In 1618 the King and his courtiers made another raid upon the company. "The King," as John Chamberlain reports, "has granted a patent to Sir James Cunningham to raise a Scottish East India Company. . . . They only yet make a noise and show . . . hears they would fain compound and sell their rights to the East India Company."

There is just a suspicion of blackmail in the business. The London company reports on March 10 that the King is "very favorably disposed" and "would not be swayed by fair promises against the East India Company." Bacon, then Lord Chancellor, writes to the Governor,

"desiring him to proceed to let his lordship be admitted into this society, which motion seconding the former gracious speeches delivered by His Majesty (and honorable reports given by many of the Lords of the Council of His Majesty's constant resolution to preserve and maintain the privileges and honor of this company) gave good satisfaction, both of His Majesty's and their lordships' favor, and doth infer that the troublesome business for the Scottish patent is ended."

But it was by no means ended. In December the matter is still being argued, not only between Cunningham and the company, but between the company and the King: "The King blamed the company for not having yet satisfied Sir James Cunningham, relating from point to point all particular passages therein, and concluded that he would admit of no further excuse; but expected to have the money paid, if for no other respect yet for his sake." At the same time the King asks the company for a loan of £20,000, which the company owing to their "many losses and discouragements" refuse to give.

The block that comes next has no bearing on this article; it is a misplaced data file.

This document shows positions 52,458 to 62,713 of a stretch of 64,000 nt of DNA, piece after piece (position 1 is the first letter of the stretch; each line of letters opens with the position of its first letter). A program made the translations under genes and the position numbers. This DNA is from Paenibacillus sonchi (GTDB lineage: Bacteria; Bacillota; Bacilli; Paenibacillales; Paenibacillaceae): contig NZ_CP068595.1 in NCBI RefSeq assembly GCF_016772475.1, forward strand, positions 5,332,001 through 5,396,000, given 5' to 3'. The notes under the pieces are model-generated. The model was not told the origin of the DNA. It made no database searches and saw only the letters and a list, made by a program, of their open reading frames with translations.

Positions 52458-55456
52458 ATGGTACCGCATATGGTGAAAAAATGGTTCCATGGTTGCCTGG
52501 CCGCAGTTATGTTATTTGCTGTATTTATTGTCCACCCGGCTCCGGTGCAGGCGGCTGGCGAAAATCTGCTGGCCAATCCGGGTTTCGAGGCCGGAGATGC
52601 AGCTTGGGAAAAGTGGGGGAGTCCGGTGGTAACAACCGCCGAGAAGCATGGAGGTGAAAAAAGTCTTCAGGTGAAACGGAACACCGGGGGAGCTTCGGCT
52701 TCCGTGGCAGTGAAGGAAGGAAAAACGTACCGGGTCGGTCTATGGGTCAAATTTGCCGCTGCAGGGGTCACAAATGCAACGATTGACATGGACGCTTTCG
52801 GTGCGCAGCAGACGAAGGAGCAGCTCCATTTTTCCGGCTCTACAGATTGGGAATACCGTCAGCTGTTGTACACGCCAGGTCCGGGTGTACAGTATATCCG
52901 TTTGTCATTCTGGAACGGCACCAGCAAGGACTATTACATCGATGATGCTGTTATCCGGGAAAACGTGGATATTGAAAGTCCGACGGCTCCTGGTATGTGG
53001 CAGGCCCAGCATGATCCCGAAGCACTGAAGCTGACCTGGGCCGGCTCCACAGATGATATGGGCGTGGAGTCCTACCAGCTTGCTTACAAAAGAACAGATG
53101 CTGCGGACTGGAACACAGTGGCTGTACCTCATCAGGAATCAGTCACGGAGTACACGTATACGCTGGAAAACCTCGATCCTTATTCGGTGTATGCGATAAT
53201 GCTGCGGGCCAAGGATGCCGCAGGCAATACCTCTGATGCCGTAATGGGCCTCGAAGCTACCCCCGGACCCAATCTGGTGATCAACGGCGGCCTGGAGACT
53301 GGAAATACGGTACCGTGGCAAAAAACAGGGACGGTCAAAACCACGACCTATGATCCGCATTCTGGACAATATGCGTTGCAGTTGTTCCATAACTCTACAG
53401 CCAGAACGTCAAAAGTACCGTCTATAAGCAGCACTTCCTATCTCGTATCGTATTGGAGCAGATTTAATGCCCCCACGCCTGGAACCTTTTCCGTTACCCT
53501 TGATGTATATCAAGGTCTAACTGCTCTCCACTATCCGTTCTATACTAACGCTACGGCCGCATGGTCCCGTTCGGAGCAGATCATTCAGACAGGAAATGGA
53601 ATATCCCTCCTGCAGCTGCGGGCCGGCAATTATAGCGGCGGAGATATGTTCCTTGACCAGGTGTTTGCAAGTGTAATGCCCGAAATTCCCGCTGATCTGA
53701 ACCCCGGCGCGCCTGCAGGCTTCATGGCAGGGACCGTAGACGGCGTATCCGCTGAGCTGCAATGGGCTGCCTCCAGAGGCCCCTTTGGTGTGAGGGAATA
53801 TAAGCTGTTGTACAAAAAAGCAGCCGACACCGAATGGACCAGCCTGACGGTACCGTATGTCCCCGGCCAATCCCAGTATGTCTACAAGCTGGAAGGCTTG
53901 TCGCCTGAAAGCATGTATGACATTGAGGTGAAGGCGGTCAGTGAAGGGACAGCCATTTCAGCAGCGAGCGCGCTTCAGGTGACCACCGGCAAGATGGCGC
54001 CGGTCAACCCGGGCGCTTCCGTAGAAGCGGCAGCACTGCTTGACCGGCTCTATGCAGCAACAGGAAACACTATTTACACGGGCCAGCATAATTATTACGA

There was something impotent and degenerate in James's policy as in his character. Elizabeth had in her time screwed money out of her merchants; but Elizabeth was at least faithful to their interests. James could protect them neither from the Spaniards nor the Dutch. In 1618 a Royal Commission reported on the Navy that out of forty-three ships of war "nearly half were utterly unserviceable, and were with difficulty kept from sinking by incessant repairs, without the slightest prospect that they would ever again be fit for sea." In 1617 the Dutch had a fleet of thirty sail and four thousand soldiers in the East Indies, and enforced its monopolies not only upon the Portuguese but upon the English. Our East India Company valiantly fitted out six ships "to try what the Hollanders will do"; but six against thirty were too, long odds.